Posted by: adventuressetravels | June 20, 2010


“Sally?” a spritely waif of a girl walked towards me across the parking lot, cocking her head to one side. Was I her couchsurfer? 

“L?” I returned the inquisitive look: thrift-store-chique, hip pixie-cut hair, and a careless confidence that spoke volumes.  This girl would have fit right in at KJHK, my old college radio station.  She flashed a brilliant smile.  We slipped into easy conversation as we headed over to her car.  

Going to a new town and getting into a car with a person you don’t even know?  What on earth was I doing? 

I am participating in Couchsurfing.  What, you might ask, is couchsurfing?

Couchsurfing is far and away one of my favorite websites, organizations, or, I suppose, ways of life.  It is for travelers all over the world.  Not tourists, but travelers… people wanting to get to know the real places they visit, not just go to the tourist attractions to check places off of some “I’ve been here” list.  The ones who are actually interested in the culture, the inside scoop; more than just buildings, the heart and soul of the place.

The idea of Couchsurfing is cultural exchange.  Members are in cities worldwide contribute in all sorts of ways.  Hosts offer their hospitality, time, and help.  How to host is as different as the people are.  Some teach about the local culture, others hang out and show their surfers their favorite places, go to parties, and some recommend cool insider places to visit.  In turn the traveler, or surfer, shares his or her culture, cooks, teaches skills, shares music, or helps out around the house.  In other words there is no one way to participate in couchsurfing, but it is almost always an amazing experience.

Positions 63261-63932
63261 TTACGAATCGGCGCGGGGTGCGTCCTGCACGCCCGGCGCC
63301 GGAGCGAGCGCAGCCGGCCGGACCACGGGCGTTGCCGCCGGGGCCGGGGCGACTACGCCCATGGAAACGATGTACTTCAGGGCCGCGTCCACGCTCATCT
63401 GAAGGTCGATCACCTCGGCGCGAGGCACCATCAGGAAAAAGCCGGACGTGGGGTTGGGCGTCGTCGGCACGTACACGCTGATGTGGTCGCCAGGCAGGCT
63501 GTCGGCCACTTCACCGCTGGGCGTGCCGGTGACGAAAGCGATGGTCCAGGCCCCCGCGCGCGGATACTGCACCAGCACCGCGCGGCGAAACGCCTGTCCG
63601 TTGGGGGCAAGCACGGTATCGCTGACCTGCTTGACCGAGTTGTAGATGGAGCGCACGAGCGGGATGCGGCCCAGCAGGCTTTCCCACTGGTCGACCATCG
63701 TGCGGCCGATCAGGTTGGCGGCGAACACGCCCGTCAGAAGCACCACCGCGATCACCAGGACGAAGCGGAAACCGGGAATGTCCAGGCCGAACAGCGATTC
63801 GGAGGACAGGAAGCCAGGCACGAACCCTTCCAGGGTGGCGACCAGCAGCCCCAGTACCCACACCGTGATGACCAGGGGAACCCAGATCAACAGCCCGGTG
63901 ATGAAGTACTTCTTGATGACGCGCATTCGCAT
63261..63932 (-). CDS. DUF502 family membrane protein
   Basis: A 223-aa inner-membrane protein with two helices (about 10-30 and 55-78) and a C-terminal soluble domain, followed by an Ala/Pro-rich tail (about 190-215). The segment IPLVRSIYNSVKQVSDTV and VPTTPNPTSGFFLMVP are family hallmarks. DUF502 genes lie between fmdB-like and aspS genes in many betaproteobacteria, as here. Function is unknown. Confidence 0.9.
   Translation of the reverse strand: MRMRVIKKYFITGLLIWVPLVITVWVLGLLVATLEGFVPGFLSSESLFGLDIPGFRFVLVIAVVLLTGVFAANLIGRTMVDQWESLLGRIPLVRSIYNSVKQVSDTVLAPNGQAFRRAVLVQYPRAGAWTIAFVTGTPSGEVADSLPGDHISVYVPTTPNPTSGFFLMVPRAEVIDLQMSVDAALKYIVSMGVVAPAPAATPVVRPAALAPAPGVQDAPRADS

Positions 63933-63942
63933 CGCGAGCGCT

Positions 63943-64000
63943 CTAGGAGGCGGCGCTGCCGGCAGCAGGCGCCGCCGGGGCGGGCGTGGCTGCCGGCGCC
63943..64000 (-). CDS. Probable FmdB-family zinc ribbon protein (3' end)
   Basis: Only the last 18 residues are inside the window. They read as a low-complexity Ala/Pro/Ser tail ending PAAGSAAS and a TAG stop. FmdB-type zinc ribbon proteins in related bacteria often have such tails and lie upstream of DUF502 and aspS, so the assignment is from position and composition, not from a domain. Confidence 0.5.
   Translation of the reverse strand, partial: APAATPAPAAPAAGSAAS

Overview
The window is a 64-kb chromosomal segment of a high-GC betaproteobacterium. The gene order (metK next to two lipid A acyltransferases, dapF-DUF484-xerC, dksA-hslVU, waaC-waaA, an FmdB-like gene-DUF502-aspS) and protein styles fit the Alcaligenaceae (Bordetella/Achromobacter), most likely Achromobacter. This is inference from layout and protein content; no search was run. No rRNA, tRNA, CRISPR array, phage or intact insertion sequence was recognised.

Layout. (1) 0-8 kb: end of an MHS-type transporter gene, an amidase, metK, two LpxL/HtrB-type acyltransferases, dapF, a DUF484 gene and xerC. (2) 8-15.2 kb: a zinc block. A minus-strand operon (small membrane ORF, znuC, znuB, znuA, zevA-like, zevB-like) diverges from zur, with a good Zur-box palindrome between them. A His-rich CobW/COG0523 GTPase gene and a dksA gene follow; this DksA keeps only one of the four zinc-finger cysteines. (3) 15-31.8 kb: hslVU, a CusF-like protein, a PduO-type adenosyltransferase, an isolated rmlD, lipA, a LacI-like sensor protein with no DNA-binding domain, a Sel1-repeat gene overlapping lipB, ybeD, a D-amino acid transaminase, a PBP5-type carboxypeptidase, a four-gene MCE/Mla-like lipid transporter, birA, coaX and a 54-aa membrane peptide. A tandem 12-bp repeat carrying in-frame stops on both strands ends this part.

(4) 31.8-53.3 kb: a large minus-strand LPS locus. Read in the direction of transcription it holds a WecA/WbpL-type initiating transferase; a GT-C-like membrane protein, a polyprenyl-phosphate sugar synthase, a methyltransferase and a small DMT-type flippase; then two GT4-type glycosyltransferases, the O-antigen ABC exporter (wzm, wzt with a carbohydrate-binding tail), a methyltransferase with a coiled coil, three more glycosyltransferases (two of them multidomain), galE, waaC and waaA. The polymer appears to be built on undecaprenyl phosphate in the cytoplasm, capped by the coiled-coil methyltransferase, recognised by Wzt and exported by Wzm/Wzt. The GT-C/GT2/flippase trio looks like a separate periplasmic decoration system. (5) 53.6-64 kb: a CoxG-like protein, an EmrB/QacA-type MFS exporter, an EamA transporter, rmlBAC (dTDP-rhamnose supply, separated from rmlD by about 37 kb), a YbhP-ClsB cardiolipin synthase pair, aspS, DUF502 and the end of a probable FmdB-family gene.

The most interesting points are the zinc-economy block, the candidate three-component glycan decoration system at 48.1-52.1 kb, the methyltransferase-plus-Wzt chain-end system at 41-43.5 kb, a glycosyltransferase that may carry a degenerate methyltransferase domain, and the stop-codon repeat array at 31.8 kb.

Each surfer has a profile that lists his or her interests, information on the individual, and most importantly has references from past hosts and guests.  Surfers look up profiles of in a city they are going, get in touch with someone who shares similar interests or just looks like a cool person, and they get back to you.  I am a big fan and have had fantastic experiences with couchsurfing, learned and lived parts about cultures that I would never had if I had just been traveling in hostels. 

This was my first time using the website in the US.  But the South was so different from anywhere that I’d been that it might just as well have been another country.  Complete with foreign accents.  I’d gotten in touch with L because she seemed like a really cool girl.  A librarian with similar taste in books, music, and what seemed like just a great outlook on life.  Just enough in common to connect, just enough differences to learn.

L shared a charming little bohemian apartment with her boyfriend W, a fellow couchsurfer.  With hardwood floors, records, book, and magazines everywhere and a menagerie of animals, I instantly liked the place.  We talked for hours; music, Memphis, the South, travel, and life in general; I really wished I had a little more time to hang out with them.  After a delicious dinner of stir-fry, L made up a bed for me on the living room sofa and excused herself.  She and W had to wake up early for work the next day.  I didn’t mind; traveling can really take it out of you, and I had to fit all of Memphis into one day tomorrow!


  1. Lucid explanation combined with human interest. Just what I needed to know about the subject. The trip makes a good thread to string your exposition on. Just right.

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